“Those people out there don’t see you as a friend,” Copley added, referring to the protests outside the meeting.
What I said was totally out of context from what I meant because I have been talking about helping coal country for a very long time,” Clinton told Copley, notes NBC News. “What I was saying is that the way things are going now, we will continue to lose jobs. That’s what I meant to say.”
Clinton said it was a “misstatement,” and Copley accepted Clinton’s apology. However, at that point, he still hadn’t made up his mind to vote for Clinton or Trump.
“I’m not into political games. I’m not worried about the primary,” Copley told NBC News. “I want to hear the plans you have in store for us if you do get elected.”
Copley’s meeting with Clinton thrust him into the national spotlight, like 2008’s Joe The Plumber. In October 2016, he was even called to testify before a Senate committee the impact of the Environmental Protection Agency’s regulations on West Virginia.
4. He Praised Donald Trump’s Executive Order That Rolled Back Obama Environmental Protections
Copley, who voted for President Donald Trump, told Yahoo News in March 2017 that he thought Trump’s “Presidential Executive Order on Promoting Energy Independence and Economic Growth” was a “good start” towards Trump fulfilling his promise to get coal miners back to work.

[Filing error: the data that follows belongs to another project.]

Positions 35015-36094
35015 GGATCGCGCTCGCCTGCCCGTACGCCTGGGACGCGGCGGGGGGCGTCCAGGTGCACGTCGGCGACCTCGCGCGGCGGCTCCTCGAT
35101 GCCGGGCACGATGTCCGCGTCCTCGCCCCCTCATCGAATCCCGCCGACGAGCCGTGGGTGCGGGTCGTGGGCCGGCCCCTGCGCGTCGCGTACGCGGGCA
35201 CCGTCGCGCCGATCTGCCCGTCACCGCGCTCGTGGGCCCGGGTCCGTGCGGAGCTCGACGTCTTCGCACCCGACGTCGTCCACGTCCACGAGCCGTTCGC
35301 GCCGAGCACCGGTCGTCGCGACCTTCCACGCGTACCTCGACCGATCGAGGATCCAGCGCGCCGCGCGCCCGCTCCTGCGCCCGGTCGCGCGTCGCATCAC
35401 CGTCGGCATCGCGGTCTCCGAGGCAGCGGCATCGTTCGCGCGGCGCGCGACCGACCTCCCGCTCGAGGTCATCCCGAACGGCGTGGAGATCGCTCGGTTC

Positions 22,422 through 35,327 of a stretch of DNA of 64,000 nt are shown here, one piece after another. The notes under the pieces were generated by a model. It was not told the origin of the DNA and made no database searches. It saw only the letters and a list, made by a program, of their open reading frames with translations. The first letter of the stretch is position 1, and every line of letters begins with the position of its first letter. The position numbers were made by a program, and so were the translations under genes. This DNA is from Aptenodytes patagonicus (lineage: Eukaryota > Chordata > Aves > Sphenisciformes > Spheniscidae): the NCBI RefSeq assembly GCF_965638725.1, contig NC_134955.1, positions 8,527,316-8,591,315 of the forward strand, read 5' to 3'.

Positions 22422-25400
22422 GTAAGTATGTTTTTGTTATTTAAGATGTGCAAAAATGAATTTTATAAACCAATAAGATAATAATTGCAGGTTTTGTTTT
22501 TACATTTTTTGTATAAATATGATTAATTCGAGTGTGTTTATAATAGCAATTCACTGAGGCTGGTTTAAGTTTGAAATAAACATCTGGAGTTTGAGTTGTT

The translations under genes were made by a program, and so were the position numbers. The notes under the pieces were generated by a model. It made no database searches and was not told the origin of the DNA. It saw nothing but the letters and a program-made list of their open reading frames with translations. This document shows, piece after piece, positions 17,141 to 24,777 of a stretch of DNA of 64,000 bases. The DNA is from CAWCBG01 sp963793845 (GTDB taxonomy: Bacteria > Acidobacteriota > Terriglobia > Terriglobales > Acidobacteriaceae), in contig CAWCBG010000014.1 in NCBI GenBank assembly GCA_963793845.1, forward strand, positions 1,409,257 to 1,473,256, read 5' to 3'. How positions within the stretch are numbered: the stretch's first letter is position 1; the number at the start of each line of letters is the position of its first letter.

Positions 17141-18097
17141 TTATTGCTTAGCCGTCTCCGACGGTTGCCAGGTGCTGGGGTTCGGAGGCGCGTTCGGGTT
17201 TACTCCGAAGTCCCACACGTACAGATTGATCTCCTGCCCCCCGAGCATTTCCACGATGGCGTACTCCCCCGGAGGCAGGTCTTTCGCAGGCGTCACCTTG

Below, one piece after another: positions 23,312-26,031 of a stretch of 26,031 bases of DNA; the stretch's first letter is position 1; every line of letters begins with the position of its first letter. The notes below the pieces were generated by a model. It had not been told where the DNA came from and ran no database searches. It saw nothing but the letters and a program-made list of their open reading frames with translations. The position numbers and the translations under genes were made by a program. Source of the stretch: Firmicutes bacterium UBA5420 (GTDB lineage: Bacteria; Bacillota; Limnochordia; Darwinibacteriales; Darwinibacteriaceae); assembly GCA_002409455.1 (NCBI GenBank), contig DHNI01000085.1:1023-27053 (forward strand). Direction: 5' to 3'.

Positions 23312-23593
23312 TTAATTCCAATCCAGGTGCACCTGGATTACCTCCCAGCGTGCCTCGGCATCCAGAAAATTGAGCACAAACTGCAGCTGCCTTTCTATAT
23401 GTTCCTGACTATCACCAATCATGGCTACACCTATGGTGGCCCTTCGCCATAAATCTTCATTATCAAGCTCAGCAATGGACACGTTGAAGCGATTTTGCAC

“I don’t know the far-reaching scope on everything that it entails but I do think that a lot of people here do view it as a way for him to try to hold up to his end of his promises that he made on the campaign trail,” Copley told Yahoo News.
Copley further explained that many in the coal industry believed that President Barack Obama’s environmental protection regulations unfairly targeted them.
“For us it would have been better to try to bring other energies in a little at a time,” Copley told the website. “We just felt like to come in and completely try to stomp out coal made us feel like we were completely targeted instead of trying to let these other energies become more viable, actually more competitive.”
The executive order called on the Secretary of the Interior to “amend or withdraw” the January 2016 order on a moratorium for federal land coal leasing. “The Secretary shall commence Federal coal leasing activities consistent with all applicable laws and regulations,” the executive order reads.
5. Copley Still Doesn’t Have a New Job
Copley is still out of work. According to Lifezette, he worked as a coal miner for 11 years before he was laid-off in September 2015. His wife works as a photographer and runs her own business.
Copley told Lifezette that his relatives all want him to run for office. However, he still wouldn’t commit to it unless God gave him the go-ahead.
“My aunt texted me at the Franklin Graham event [the West Virginia Decision America tour stop] after Graham said Christians need to run for office. She said to me, ‘You need to run,’” Copley told Lifezette in November 2016. “People have said, ‘You should run for school board,’ but I don’t want to put God in a box.”
“I’m hopeful about the future,” Copley also told the site. “I think a lot of our leaders now are looking for positions of stature and power — but they are supposed to be elected servants. A lot of our leaders have lost sight of that — that they are there to serve.”